The independent Local Government Boundary Commission for England is asking local people how many councillors they think should represent Tower Hamlets in the future.
The six-week public consultation is the first part of an electoral review which will also consider changes to the number, names and boundaries of all the council’s wards.
The Commission has considered evidence submitted to it by the Mayor of Tower Hamlets, local councillors and political groups on the council. It is now consulting local people on a proposal that would see the authority represented by 45 councillors in future, six fewer than under the current arrangements. The Commission is asking local people whether they think 45 is the right number of councillors for Tower Hamlets.
Max Caller, Chair of the Commission, said: “This is your chance to shape your council for the future.
“We are asking people across Tower Hamlets whether they agree that 45 councillors is the right number to represent Tower Hamlets in the future. “We want to know if you think 45 is the right number of councillors to be able to take decisions effectively and whether it’s the right number to represent the interests of all communities in Tower Hamlets.
“If you don’t agree that Tower Hamlets should be represented by 45 councillors, we’d like you to tell us your alternative and why you think there should be more – or fewer – members of the council in the future.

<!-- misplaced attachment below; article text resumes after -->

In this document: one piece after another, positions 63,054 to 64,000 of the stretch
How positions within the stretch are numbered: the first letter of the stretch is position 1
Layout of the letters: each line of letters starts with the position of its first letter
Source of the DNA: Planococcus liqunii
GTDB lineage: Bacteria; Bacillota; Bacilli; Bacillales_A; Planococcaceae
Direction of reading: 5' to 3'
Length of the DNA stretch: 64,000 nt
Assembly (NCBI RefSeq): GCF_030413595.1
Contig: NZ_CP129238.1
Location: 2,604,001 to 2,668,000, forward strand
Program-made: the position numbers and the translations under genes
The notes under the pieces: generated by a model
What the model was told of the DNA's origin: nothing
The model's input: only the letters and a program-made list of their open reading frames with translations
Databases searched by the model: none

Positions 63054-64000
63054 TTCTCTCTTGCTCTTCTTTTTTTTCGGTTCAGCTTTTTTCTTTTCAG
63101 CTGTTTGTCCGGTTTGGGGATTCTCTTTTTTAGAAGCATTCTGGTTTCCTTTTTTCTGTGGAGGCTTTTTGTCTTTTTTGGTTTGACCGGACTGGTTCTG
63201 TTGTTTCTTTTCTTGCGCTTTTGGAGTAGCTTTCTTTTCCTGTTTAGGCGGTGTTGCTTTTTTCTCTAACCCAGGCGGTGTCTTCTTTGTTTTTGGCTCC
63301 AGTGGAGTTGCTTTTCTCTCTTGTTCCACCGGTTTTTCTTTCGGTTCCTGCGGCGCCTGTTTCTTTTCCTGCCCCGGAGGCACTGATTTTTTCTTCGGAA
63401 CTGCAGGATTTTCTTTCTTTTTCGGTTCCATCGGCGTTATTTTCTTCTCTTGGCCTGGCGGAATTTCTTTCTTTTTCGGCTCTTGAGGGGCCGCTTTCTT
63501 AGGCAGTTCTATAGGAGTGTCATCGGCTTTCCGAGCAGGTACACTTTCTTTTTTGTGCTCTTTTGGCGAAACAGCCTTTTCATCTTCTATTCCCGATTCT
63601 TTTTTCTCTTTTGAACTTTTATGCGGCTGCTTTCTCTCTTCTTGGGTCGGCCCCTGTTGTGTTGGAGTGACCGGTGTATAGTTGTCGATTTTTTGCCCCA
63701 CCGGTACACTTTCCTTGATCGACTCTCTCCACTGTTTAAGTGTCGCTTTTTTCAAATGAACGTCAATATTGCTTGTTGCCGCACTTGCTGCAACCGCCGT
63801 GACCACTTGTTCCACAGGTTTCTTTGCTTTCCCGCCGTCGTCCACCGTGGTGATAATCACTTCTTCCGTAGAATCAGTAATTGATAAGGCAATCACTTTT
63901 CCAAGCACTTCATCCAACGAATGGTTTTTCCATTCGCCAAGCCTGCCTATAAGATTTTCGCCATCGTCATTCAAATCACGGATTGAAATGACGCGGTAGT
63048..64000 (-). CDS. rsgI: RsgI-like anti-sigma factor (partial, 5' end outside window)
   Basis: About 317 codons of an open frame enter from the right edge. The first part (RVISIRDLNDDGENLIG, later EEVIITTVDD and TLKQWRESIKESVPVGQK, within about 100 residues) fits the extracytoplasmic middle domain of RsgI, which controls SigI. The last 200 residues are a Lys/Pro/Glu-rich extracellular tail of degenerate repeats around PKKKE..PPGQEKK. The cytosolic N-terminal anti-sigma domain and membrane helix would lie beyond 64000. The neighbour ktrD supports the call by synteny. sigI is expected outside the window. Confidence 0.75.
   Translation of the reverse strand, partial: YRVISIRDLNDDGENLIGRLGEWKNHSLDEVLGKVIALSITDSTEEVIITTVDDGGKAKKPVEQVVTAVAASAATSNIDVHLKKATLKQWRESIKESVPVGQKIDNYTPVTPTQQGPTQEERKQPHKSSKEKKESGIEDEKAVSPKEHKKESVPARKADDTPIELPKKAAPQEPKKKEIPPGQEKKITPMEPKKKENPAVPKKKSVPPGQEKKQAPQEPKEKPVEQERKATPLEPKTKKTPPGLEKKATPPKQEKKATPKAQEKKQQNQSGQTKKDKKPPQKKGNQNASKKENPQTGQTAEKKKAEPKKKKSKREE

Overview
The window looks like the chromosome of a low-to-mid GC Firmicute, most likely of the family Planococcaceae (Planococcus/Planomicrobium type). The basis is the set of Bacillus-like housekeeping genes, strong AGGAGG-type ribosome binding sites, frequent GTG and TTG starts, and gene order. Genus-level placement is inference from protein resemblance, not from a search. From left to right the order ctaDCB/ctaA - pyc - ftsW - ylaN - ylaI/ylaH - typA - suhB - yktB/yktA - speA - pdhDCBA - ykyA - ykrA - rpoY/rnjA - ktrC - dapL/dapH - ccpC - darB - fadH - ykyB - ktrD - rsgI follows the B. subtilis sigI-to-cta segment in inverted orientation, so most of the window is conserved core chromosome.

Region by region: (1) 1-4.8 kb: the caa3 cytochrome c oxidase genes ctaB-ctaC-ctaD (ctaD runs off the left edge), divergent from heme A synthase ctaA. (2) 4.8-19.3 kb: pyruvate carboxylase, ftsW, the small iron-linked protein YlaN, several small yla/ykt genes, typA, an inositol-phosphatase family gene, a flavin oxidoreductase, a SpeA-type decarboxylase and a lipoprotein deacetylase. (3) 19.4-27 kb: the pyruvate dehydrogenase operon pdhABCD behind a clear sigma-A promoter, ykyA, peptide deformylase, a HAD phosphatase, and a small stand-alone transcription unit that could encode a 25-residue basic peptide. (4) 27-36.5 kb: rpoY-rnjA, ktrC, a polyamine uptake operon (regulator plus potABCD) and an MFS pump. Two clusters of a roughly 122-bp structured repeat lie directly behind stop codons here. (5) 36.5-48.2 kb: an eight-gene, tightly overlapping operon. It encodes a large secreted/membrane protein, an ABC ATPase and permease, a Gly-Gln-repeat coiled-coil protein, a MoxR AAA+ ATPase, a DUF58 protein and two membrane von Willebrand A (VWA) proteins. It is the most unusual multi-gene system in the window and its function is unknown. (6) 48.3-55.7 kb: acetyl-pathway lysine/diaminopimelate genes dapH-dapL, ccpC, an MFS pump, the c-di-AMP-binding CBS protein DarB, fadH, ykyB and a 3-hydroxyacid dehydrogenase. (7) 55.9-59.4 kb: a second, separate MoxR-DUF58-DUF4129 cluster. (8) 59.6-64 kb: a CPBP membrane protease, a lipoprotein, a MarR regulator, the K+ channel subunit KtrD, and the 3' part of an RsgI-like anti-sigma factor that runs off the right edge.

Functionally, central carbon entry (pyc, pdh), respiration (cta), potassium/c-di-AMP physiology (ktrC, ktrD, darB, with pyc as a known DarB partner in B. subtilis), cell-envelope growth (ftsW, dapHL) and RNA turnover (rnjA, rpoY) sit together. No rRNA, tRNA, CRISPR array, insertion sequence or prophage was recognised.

“Once we’ve taken a view on the number of councillors for Tower Hamlets, we will redraw ward boundaries to accommodate those elected members and we’ll be asking local people to have their say during that process as well.”
The current phase of consultation closes on 8 May 2012. Once it has considered the evidence provided by local people and organisations, the Commission will publish its proposal on the total number of councillors in June and then begin to gather information from local people and organisations on new ward boundaries across the borough.
The Commission aims to publish its draft recommendations for a new pattern of wards for Tower Hamlets in November 2012 when it will consult local people again for eight weeks. Final recommendations are due to be published in Spring 2013 and the new electoral arrangements would come into effect for the council elections in 2014.
Further information on electoral reviews and guidance on what sort of information the Commission is looking for, log on to our website at www.lgbce.org.uk
To have your say, please write to:The Review Officer (Tower Hamlets) Local Government Boundary Commission for England Layden House 76-86 Turnmill Street London EC1M 5LG Or email: email@example.com
For further information contact the Commission’s press office on: 0207 664 8530 or email: firstname.lastname@example.org
4. You can find the evidence presented to the Commission so far at: www.lgbce.org.uk/all-reviews/south-east/greater-london/tower-hamlets-fer
5. The electoral review of Tower Hamlets is a separate undertaking from the current review of parliamentary constituency boundaries which is being carried out by a separate body (Boundary Commission for England) under different rules and legislation.